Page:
After having his blood drawn earlier in the day March 14, San Benito High School senior Jaron Cota was backstage conducting a tech rehearsal for the production of the school musical, “Newsies.”
It was Pi Day and the 17-year-old student knew at precisely 6:28pm (or Double Pi) he would learn if he had been accepted to his top college choice, Massachusetts Institute of Technology. Once there was a break in the choreography, Cota—surrounded by his fellow student stage-hands—logged into his online account with MIT and was notified that he got in.
“I started jumping up and down and running around like crazy backstage,” said Cota, who had forgotten instructions not to get too worked up since he had given blood. “I got light-headed after that.”
Cota, who maintains a 4.71 cumulative grade-point-average, was so elated he couldn’t contain himself.
“It is ultimately my number one choice,” said Cota, whose academic prowess has already earned him several college acceptance letters.
To date, he has been accepted to Rochester Institute of Technology, Whittier College, University of Michigan, University of the Pacific, Rose-Hulman Institute of Technology, Cal Poly San Luis Obispo, Lehigh University, Manchester University and Stevens Institute of Technology and UC-Santa Barbara.
That list may not have been so widespread had it not been for the influence of two SBHS mathematics teachers and trusted advisors Rick and Christine Dukes.
As a junior, Cota wasn’t thinking of applying to any schools outside of his home state. That was before he sat down one day with the Dukes to discuss his future.
“They asked me where I wanted to go to college and I told them probably somewhere in California,” Cota recalled. “They told me there are plenty of other phenomenal schools I can try for that were outside of California. That got me thinking.”
With an expanded scope of where he may want to attend college, Cota then heard from another teacher about MIT and how they release their acceptance list on Pi Day.
“That got me curious about MIT,” Cota explained. “I researched it and found that it was probably the perfect school for me so I applied and got an interview.”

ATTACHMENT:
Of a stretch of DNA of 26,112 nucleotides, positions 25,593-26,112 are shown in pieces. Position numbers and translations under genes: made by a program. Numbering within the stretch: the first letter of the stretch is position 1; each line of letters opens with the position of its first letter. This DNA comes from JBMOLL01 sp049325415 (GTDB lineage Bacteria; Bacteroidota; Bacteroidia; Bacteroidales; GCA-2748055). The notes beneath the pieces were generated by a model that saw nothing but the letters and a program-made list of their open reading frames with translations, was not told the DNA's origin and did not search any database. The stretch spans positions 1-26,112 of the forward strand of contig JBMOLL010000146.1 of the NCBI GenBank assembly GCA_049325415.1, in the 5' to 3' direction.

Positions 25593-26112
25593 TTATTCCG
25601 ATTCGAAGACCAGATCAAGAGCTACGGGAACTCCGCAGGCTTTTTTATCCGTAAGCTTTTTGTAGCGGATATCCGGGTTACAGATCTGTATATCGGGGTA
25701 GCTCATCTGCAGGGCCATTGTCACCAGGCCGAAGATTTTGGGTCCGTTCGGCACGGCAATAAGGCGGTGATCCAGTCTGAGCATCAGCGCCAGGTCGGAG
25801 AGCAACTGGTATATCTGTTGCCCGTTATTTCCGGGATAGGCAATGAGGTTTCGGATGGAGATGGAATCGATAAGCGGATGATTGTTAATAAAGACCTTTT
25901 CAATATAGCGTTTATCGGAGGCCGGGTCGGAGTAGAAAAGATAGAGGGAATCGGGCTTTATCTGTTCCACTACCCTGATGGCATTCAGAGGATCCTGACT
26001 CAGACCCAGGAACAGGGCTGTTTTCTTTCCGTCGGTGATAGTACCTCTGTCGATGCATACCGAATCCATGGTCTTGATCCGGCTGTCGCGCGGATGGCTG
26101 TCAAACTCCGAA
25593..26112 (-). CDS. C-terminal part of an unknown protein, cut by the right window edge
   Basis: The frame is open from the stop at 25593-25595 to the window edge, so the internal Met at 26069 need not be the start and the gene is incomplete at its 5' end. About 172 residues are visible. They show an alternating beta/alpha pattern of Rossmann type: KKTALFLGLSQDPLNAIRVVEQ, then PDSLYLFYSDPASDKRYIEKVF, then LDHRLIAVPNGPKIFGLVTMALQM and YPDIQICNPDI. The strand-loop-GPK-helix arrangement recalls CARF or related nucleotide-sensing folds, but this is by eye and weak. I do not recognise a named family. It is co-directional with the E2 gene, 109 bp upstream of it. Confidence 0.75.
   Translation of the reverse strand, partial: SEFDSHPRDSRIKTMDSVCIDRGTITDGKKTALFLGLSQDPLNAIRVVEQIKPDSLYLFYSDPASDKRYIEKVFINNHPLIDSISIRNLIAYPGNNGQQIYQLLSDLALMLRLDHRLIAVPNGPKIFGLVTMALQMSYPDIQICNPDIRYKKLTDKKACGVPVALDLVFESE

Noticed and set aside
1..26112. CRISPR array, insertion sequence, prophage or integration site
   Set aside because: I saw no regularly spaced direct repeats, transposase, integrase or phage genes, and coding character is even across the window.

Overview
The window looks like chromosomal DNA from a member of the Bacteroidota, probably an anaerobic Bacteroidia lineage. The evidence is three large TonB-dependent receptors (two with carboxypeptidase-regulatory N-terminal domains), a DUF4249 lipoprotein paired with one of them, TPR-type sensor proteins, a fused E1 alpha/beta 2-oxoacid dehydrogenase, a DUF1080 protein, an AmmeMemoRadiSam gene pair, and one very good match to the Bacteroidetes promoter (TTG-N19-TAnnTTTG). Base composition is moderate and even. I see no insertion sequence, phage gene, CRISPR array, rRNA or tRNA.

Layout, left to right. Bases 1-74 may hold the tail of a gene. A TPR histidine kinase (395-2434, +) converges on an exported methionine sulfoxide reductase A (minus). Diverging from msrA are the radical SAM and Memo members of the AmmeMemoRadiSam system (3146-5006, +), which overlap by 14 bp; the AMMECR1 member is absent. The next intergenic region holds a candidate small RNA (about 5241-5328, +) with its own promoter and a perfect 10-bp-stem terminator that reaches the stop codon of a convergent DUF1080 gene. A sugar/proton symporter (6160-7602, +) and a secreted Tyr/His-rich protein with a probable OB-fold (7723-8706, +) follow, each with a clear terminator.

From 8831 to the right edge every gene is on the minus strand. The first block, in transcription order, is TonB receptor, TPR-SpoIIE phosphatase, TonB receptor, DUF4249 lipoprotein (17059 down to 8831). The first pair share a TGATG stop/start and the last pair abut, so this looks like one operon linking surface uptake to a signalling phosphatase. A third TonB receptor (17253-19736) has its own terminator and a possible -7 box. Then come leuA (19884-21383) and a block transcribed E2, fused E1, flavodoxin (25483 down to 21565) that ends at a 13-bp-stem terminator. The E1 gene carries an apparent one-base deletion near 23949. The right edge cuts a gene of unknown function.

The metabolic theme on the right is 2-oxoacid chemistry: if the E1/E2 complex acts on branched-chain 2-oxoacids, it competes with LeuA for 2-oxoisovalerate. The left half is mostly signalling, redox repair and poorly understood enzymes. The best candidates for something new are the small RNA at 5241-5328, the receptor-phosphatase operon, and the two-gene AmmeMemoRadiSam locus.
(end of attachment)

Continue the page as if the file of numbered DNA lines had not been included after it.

As part of the application process, which also includes the formal application and teacher letters of recommendation, Cota had to engage with an MIT alumnus from the 1960s named Joel Weinstein who was living in the Monterey Bay area. The two met in Salinas and “he was nice and I guess he liked me” because Cota was welcomed to MIT.
Cota said he qualified for a $65,000 grant (one that must be re-applied for annually) to help cover the $70-$75,000 yearly tuition cost.
“MIT has a lot of financial aid they are willing to give to students,” said Cota, who plans on majoring in nuclear engineering or physics but has a year of college to decide on that. “I’ve always been kind of curious about science and mainly physics. … My teachers fostered the love of science in me.”
Cota—who often watches videos on advanced physics topics and is fascinated with what makes the world work—credited SBHS Science Dept. Chair Tate Edwards with making “class fun and interesting.”
Born in Gilroy but raised in Hollister with two older siblings, Cota is part of the tech crew for school musicals as well as co-president of SBHS’s STEAM (Science, Technology, Engineering, Math) Club and a special project officer for Senior Class Office.
“I’m very comfortable and accustomed to this community,” said Cota, who would be the first in his immediate family to earn a bachelor’s degree. “We’ve all tried the college game a little bit, but now it is my turn to attempt it.”
Cota still hasn’t made his college decision official. He plans to take a campus tour of MIT, which is a private research university in Cambridge, Mass.
“I will visit the campus in a couple of weeks, talk over the financial aid with my mom, and then I have until May 1 to make my final decision,” Cota said. “I still have decisions to make, but ultimately I think I’ll be going.”